Do not share your Saxenda® pen with others even if the needle has been changed. You may give other people a serious infection or get a serious infection from them.

What is the most important information I should know about Saxenda®?

Serious side effects may happen in people who take Saxenda®, including:

Possible thyroid tumors, including cancer. Tell your health care professional if you get a lump or swelling in your neck, hoarseness, trouble swallowing, or shortness of breath. These may be symptoms of thyroid cancer. In studies with rats and mice, Saxenda® and medicines that work like Saxenda® caused thyroid tumors, including thyroid cancer. It is not known if Saxenda® will cause thyroid tumors or a type of thyroid cancer called medullary thyroid carcinoma (MTC) in people.

Do not use Saxenda® if you or any of your family have ever had MTC, or if you have an endocrine system condition called Multiple Endocrine Neoplasia syndrome type 2 (MEN 2).

Who should not use Saxenda®?

Do not use Saxenda® if:

  • you or any of your family have ever had MTC or if you have MEN 2.
  • you are allergic to liraglutide or any of the ingredients in Saxenda®.
  • you are pregnant or plan to become pregnant. Saxenda® may harm your unborn baby.

Before taking Saxenda®, tell your health care provider about all of your medical conditions, including if you:

  • are taking certain medicines called GLP-1 receptor agonists.
  • have severe problems with your stomach, such as slowed emptying of your stomach (gastroparesis) or problems with digesting food.
  • have or have had problems with your pancreas, kidneys or liver.
  • have or have had depression or suicidal thoughts, or mental health issues.
  • are breastfeeding or plan to breastfeed. It is not known if Saxenda® passes into your breast milk. You and your health care provider should decide if you will use Saxenda® or breastfeed.

Tell your health care provider about all the medicines you take, including prescription, over-the-counter medicines, vitamins, and herbal supplements. Saxenda® slows stomach emptying and can affect medicines that need to pass through the stomach quickly. Saxenda® may affect the way some medicines work and some other medicines may affect the way Saxenda® works. Tell your health care provider if you take diabetes medicines, especially insulin and sulfonylurea medicines. 

How should I use Saxenda®?

  • Inject your dose of Saxenda® under the skin (subcutaneously) in your stomach area (abdomen), upper leg (thigh), or upper arm, as instructed by your health care provider. Do not inject into a vein or muscle.

What are the possible side effects of Saxenda®?

Saxenda® may cause serious side effects, including:

  • inflammation of the pancreas (pancreatitis). Stop using Saxenda® and call your healthcare provider right away if you have severe pain in your stomach area (abdomen) that will not go away, with or without vomiting. You may feel the pain from your stomach area (abdomen) to your back.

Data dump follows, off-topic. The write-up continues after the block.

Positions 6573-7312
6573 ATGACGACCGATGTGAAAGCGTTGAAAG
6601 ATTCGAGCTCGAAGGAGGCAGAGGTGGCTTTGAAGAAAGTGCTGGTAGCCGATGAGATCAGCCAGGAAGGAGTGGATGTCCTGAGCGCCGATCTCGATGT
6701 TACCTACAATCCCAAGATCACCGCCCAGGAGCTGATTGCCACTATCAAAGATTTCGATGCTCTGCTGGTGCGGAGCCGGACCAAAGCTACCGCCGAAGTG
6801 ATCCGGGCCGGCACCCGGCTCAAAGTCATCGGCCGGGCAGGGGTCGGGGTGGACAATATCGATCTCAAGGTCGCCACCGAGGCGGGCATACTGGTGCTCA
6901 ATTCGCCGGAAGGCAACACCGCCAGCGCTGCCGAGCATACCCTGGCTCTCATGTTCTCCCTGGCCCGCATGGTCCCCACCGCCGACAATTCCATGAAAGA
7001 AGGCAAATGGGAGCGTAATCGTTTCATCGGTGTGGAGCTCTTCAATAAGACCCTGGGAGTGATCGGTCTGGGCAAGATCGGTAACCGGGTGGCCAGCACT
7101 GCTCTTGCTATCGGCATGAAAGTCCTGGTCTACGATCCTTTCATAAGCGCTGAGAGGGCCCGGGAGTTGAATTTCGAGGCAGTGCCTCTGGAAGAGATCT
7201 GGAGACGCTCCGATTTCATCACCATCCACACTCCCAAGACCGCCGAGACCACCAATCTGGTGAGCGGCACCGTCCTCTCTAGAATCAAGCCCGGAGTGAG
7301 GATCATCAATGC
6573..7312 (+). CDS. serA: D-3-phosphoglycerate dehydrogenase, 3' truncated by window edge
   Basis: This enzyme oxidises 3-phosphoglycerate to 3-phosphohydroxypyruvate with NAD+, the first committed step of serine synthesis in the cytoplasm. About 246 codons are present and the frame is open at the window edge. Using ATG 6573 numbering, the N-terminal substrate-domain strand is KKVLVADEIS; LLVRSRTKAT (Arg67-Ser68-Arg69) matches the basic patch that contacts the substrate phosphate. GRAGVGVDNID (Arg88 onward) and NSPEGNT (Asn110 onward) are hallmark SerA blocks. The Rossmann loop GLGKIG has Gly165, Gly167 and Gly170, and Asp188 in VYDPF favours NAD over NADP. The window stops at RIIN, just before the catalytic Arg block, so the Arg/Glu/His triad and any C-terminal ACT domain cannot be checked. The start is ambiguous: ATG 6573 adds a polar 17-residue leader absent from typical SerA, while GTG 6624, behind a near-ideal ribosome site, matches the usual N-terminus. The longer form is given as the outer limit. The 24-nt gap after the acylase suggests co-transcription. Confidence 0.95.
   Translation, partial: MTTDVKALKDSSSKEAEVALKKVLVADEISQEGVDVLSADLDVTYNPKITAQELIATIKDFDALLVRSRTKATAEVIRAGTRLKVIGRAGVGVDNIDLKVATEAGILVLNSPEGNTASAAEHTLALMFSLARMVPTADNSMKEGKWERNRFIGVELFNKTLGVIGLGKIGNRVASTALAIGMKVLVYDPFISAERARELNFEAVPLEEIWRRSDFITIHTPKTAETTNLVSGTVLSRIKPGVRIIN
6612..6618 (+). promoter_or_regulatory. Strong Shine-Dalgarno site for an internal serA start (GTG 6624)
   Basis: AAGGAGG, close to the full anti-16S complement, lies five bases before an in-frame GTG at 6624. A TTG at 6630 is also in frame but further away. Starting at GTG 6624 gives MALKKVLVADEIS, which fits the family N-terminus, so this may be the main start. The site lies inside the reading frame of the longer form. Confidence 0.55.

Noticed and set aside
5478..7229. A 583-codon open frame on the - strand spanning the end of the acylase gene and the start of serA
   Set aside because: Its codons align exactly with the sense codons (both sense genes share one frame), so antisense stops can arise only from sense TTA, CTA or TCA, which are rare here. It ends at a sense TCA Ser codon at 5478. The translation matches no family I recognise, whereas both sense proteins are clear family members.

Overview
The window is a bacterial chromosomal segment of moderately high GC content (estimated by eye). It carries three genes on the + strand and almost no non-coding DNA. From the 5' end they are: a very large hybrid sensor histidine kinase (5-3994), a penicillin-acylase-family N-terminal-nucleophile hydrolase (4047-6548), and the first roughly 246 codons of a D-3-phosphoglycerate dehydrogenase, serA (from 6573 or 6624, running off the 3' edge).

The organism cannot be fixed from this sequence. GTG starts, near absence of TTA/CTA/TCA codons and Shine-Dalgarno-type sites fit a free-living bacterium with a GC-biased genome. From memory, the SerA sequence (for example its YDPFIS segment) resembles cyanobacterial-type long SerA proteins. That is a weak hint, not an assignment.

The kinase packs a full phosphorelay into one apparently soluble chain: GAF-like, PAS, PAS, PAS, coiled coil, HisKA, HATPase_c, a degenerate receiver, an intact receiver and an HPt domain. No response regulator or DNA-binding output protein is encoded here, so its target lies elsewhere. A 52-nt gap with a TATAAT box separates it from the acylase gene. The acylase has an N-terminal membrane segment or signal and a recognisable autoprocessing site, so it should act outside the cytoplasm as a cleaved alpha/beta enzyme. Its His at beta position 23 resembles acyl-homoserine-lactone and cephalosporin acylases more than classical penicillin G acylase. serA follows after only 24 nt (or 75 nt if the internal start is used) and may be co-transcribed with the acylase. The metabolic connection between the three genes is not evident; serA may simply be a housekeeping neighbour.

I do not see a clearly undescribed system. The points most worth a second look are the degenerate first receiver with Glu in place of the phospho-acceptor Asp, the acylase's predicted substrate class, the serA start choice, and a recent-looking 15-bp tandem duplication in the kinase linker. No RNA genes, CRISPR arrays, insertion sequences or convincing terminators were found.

• gallbladder problems. Saxenda® may cause gallbladder problems, including gallstones. Some gallbladder problems need surgery. Call your health care provider if you have any of the following symptoms: pain in your upper stomach (abdomen), fever, yellowing of your skin or eyes (jaundice), or clay-colored stools.
  • increased risk of low blood sugar (hypoglycemia) in adults with type 2 diabetes who also take medicines to treat type 2 diabetes such as sulfonylureas or insulin.
  • risk of low blood sugar (hypoglycemia) in children who are 12 years of age and older without type 2 diabetes.
  • Signs and symptoms of low blood sugar may include: shakiness, sweating, headache, drowsiness, weakness, dizziness, confusion, irritability, hunger, fast heartbeat, and feeling jittery. You should check your blood sugar before you start taking Saxenda® and while you take Saxenda®.
  • increased heart rate. Saxenda® can increase your heart rate while you are at rest. Your health care provider should check your heart rate while you take Saxenda®. Tell your health care professional if you feel your heart racing or pounding in your chest and it lasts for several minutes.
  • kidney problems (kidney failure). Saxenda® may cause nausea, vomiting, or diarrhea leading to loss of fluids (dehydration). Dehydration may cause kidney failure, which can lead to the need for dialysis. This can happen in people who have never had kidney problems before. Drinking plenty of fluids may reduce your chance of dehydration. Call your health care provider right away if you have nausea, vomiting, or diarrhea that does not go away, or if you cannot drink liquids by mouth.
  • serious allergic reactions. Stop using Saxenda® and get medical help right away if you have any symptoms of a serious allergic reaction including swelling of your face, lips, tongue, or throat, fainting or feeling dizzy, very rapid heartbeat, problems breathing or swallowing, or severe rash or itching.